Can we please solemnly, officially, legally declare Dilwale Dulhaniya Le Jayenge (DDLJ) dead? Can already betrothed heroes and heroines not meet in suitably pretty foreign locales and spend sexless nights together? Or have ponderous discussions on the true nature of love? Or have romantic rides in horse-drawn carriages? Or pass by each other at high speed so the audience knows that even though they didn't meet, they are made for each other?

Raj Kanwar is so enamoured of the decade-old film (which is still running in a Mumbai theatre) that his hero is called Adi, short for Aditya, just as DDLJ's director is. But for good measure, Kanwar also bungs in scenes from Notting Hill and various other romances. Kanwar has occasionally displayed a crude narrative power (Deewana, Judai), but this film, despite the opulent trappings of locations, stars and songs, is just a tired rehash. The only discovery here is that the luminous Kaif is a passable actor.

-By Anupama Chopra


Art & Theatre
Fable Connection
 
  PICTURE SPEAK
The FabulaTantra cast
BANGALORE A rare union of art, theatre and story-telling will enthrall Bangaloreans in the last week of April. The Alliance Francaise de Bangalore and Artist's Repertory Theatre present Fabula-Tantra-a bridge of tales drawn from the Pancha-tantra. The fables of Jean de la Fontaine are to France what the Pancha-tantra is to India. In fact, research suggests that Fontaine drew inspiration from myriad sources, one of which was the Pancha-tantra. These tales find an echo in the Indo-French collaboration that resonates not just with the sound of crows, crabs and wolves, but also with the beauty of prose and poetry set in the animal world. With a script by Gautam Raja, music by Tara Kini and choreography by Helene Marionneau, FabulaTantra is directed by Arundhati Raja. Coinciding with the show will be an exhibition of miniatures, The Dream of an Inhabitant Moghul, which forms part of the collection of the French National Museum. These paintings of the fables by Imam Baksh of Lahori were done under the patronage of Maharaja Ranjit Singh. The Indo-French connection lies in the fact that these paintings depict the fables written by Fontaine, drawing inspiration from the Panchatantra and Tutinama.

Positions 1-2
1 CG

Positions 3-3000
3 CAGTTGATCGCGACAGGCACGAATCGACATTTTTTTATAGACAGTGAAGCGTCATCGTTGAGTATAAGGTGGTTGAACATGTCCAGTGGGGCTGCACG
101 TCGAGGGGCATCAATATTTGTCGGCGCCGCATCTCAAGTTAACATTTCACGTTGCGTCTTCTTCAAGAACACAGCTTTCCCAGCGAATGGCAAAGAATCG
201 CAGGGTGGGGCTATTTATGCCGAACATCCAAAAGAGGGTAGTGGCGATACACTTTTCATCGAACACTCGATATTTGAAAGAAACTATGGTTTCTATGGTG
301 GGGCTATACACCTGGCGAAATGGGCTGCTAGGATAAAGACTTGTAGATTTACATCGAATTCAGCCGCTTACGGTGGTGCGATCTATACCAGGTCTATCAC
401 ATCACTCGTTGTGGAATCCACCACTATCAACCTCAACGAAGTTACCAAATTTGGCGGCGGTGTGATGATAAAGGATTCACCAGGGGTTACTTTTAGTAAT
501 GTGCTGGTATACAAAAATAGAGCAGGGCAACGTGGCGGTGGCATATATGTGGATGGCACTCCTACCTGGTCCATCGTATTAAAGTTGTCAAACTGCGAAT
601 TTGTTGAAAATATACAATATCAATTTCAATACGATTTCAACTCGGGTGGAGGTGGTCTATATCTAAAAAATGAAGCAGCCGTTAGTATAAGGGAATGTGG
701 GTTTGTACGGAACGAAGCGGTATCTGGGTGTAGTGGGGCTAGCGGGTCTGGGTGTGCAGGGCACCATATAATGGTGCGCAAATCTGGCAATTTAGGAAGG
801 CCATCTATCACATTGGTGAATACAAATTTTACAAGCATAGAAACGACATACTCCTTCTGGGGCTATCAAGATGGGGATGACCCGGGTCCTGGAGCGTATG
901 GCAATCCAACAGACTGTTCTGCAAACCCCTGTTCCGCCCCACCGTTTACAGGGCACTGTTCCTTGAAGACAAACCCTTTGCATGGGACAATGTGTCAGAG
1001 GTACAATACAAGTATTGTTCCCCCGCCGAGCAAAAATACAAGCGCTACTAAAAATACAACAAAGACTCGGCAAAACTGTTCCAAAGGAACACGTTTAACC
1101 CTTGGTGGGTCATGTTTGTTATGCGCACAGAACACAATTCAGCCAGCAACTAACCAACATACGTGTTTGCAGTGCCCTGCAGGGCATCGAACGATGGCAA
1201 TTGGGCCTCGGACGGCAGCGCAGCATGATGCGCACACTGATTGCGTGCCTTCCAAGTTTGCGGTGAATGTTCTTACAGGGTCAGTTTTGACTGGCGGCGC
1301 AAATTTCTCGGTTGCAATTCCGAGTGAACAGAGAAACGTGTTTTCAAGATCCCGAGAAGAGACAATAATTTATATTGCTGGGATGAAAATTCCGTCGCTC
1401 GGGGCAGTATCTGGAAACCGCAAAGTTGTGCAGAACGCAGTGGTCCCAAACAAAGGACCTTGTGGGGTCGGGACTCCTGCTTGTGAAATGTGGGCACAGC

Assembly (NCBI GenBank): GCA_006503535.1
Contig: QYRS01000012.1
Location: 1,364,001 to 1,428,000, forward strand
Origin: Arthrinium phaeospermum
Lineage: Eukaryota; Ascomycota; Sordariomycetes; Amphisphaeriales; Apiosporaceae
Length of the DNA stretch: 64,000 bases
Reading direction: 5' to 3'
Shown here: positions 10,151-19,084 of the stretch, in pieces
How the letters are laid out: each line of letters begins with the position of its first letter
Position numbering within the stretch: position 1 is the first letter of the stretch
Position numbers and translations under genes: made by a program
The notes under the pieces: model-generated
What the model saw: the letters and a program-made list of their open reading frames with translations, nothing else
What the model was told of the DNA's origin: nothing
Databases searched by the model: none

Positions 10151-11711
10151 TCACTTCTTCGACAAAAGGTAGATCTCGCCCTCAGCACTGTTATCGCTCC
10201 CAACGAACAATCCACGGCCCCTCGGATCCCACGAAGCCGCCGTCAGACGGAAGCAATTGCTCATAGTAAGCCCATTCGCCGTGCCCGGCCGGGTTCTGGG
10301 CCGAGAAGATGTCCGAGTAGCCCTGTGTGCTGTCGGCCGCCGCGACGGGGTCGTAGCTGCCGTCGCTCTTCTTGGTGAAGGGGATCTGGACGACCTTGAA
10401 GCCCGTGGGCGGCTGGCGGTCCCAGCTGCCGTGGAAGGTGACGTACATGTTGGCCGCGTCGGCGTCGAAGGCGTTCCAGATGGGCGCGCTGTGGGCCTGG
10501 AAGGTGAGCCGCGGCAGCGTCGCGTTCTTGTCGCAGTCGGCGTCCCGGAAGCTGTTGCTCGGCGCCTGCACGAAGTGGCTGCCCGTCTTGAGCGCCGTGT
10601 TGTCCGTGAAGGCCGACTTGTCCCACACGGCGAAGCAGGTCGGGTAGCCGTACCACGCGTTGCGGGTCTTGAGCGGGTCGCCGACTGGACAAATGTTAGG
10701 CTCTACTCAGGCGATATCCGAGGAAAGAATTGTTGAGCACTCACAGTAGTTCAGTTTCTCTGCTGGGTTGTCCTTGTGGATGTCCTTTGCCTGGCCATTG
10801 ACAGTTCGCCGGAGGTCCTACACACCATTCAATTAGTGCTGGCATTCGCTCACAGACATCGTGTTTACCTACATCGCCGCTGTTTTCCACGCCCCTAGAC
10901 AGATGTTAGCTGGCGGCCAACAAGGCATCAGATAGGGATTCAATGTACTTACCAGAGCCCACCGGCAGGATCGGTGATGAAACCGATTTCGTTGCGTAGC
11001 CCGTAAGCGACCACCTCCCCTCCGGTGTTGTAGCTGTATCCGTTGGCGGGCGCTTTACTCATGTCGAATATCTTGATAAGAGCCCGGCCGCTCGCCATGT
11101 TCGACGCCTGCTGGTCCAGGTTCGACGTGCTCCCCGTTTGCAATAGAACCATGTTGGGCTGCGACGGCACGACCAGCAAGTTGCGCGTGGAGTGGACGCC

At the Alliance Francaise de Bangalore from April 21 to April 27.

-By Nirmala Ravindran


MUSIC REVIEW

Ninad
CD Rs 250

This is a recording of the sufi and mystic music festival held in Mumbai. The first song is a raw and poignant offering by Ghulam Mohammad Saz Nawaz from Kashmir. Bhaji mursheeder kodom is a song by Laalu Fakir from Bengal, who has a rich voice. Nanak Manak brothers sing a Punjabi sufi song Aa sanwal mere, underlining the restlessness of a soul separated from the supreme being. Hyderabadi qawwal Iqbal Hussian Bandanawazi sings Amir Khusro's verse and the poetry of Kabir comes alive in the song by Kulcham Bai and Jameela Bai from Rajasthan. Soak in the Sufi splendour.

EIGHT STAGES OF LOVE

Sa Re Ga Ma
CD Rs 175

Light vocal compositions are not something new for santoor maestro Pandit Shiv Kumar Sharma, whose latest offering has eight pieces written by Javed Akhtar and sung by M.G. Srinivas, Babul Supriyo and Kavita Krishnamurthy. "It is a journey through the different emotions of love. When you talk of love, words and music are the only aid," says Sharma. The CD has an introduction by veteran actor Naseeruddin Shah.

-By S. Sahaya Ranjit